Next we headed over to the Cleanseas Hiramasa Yellowtail Kingfish sea pens. Unlike the Bluefin Tuna, these Kingfish are farmed and then placed in the sea cages to grow, where they’re fed a custom pellet containing taurine to help them grow and enhance their sweet flavour. The size of these sea pens is staggering – a pen that’s 30 metres in diameter and around
20 metres deep is home to about 35,000 kingfish! We stayed to help feed the Kingfish, watching patches of water churning vigorously anywhere we sprinkled the pellets. It really is an amazing fish, with a rich, sweet flavour and creamy texture.
Kinkawooka Mussels – Corey Costelloe, Head Chef Rockpool Bar & Grill Sydney
After traveling out to the deep waters of the Spencer Gulf to see the Hiramasa Kingfish farm and the Bluefin Tuna holding pens, we returned to the shallower waters, where Andrew Puglisi from Kinkawooka grows and harvests native bluelip mussels. The waters off Port Lincoln are absolutely pristine and you can see why there is such an abundance of marine life. Everywhere you look, the water is teeming with small organisms and when you peer over the side of the boat, the water shimmers with all the movement.
When we pulled up to the grounds we saw rows of buoys, 10 to the row. From each row there were long ropes that dangled into the water that the mussels attached themselves to and grew off. The boys from Kinkawooka were working one of the buoys when we arrived and Pugs was keen to get us off the boat and onto the working Mussel boat to lend a hand! I don’t envy the boys working the mussels as it looked like back breaking work. Each of the buoys was lifted onto the boat by a pulley system and then someone would clean the buoys as they were pulled on board, whacking them with a shovel. Just the cleaning of the buoys was enough to make the chefs wince in sympathy.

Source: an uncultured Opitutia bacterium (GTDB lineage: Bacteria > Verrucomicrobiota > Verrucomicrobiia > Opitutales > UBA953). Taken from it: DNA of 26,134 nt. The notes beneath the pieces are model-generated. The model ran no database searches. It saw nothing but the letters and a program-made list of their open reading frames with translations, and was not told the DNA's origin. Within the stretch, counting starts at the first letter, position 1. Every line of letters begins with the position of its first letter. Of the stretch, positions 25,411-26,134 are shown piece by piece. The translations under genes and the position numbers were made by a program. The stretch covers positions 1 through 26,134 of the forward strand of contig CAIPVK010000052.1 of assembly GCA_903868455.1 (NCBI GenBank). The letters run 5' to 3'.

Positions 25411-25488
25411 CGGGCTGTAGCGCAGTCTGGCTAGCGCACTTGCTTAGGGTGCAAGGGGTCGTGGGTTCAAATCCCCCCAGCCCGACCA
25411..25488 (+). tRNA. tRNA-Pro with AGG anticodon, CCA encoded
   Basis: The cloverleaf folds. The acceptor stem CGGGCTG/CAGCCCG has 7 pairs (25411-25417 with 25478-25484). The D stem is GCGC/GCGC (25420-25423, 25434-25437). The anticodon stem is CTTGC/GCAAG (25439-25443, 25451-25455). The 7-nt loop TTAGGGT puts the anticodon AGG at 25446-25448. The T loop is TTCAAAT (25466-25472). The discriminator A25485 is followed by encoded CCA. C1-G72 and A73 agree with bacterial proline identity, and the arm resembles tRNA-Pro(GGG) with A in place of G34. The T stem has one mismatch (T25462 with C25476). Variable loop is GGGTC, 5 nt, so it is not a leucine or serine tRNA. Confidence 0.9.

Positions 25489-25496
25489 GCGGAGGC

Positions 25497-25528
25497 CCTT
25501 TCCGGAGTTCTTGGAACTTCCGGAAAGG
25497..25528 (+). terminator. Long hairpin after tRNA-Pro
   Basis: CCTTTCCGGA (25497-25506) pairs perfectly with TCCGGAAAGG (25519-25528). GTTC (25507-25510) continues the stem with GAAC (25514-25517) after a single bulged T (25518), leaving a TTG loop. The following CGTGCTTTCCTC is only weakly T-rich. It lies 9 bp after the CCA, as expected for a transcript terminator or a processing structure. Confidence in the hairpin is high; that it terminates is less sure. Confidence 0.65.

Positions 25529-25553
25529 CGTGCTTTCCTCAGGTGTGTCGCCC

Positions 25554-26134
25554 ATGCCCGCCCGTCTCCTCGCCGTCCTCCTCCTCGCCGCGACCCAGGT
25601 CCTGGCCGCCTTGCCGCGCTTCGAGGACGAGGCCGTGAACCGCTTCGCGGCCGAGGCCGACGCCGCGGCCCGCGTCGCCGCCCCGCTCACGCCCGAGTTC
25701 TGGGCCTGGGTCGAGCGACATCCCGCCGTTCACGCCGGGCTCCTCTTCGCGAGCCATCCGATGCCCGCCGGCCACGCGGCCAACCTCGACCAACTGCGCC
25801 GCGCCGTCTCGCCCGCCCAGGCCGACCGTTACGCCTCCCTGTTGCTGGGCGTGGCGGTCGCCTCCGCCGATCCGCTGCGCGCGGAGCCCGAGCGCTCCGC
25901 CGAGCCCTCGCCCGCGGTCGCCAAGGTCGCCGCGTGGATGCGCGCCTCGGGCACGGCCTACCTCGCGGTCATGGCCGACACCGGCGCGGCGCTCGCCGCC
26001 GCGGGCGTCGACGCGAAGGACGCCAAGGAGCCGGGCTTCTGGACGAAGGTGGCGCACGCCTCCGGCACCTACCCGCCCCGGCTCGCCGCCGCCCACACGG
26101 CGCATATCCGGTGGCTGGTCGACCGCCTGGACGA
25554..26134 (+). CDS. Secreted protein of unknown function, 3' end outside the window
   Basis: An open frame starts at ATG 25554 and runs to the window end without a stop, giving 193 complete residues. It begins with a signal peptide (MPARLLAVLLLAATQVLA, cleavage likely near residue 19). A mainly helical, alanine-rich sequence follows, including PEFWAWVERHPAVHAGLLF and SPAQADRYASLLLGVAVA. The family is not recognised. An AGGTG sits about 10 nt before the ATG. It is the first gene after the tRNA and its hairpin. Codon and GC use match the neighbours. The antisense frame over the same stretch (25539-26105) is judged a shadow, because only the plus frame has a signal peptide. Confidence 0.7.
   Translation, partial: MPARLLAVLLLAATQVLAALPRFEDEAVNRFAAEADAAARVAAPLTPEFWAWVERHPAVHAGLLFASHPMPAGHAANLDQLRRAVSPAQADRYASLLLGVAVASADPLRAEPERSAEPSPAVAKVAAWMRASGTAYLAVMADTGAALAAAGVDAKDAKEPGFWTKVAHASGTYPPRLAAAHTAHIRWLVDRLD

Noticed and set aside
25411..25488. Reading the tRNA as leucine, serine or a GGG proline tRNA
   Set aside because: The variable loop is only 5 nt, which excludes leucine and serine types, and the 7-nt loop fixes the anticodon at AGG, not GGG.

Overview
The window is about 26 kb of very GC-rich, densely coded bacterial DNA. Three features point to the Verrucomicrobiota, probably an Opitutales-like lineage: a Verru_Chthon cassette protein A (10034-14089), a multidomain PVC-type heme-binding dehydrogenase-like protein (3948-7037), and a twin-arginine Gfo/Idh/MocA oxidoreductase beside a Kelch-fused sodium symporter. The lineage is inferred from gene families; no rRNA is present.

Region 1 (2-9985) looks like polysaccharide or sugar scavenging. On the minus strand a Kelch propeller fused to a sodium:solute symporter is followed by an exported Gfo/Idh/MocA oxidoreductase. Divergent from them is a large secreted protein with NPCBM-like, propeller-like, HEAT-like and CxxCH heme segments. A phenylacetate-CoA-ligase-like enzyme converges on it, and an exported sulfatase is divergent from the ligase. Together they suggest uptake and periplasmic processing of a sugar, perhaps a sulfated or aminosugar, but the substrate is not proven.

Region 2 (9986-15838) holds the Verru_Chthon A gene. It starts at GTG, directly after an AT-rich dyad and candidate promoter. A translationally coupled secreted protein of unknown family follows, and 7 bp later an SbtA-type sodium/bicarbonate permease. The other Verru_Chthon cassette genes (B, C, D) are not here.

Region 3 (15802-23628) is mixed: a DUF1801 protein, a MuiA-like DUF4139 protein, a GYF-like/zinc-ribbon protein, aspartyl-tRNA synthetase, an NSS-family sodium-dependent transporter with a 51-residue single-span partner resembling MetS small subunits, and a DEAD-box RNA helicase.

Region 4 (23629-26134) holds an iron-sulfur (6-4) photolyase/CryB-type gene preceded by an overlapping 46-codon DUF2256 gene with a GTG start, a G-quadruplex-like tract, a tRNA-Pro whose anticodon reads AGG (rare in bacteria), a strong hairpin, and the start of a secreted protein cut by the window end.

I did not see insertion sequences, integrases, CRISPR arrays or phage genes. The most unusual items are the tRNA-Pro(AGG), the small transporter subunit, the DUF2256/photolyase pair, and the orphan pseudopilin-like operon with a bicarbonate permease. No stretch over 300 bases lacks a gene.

After the buoy was cleaned, the rope is put through a pulley system that strips off the attached mussels. Barnacles, sea sponges and lots of seaweed also become attached to the rope but Pugs has a great machine for sorting all the mussels as they move down the conveyor and into a sort of rumbler that separates the mussels from the rest of the catch.
At this point we helped ourselves to some of the just-harvested mussels and cracked them open to see what they were like. On first taste they had a sweet sea flavour that we’ve come to expect from mussels, but then came a bitter after taste that was hard to shake. Pugs couldn’t help but laugh – he knew exactly how they’d taste and didn’t warn us! Instead he chuckled: “bloody chefs, always tasting things before they are ready.” Thankfully he proceeded to cook up a small bowl of mussels on the boat in a microwave with nothing but their own juices. Now these mussels were incredible! They were so sweet and briny that we (politely) asked for another bowl.
Back on dry land we were treated to a tour of the factory where the mussels that we saw just get pulled out of the water, be loaded into giant hoppers ready to be cleaned, de-beared and ready to be packaged live. The smoothness of the entire operation, that is, the quick turnaround from ocean to dispatch, really blew me away.
Back in Sydney I treated the staff at Rockpool Bar & Grill to a dinner of spaghetti with mussels, garlic, chilli and parsley. I think the staff were even more pleased that we didn’t skimp on the mussels either!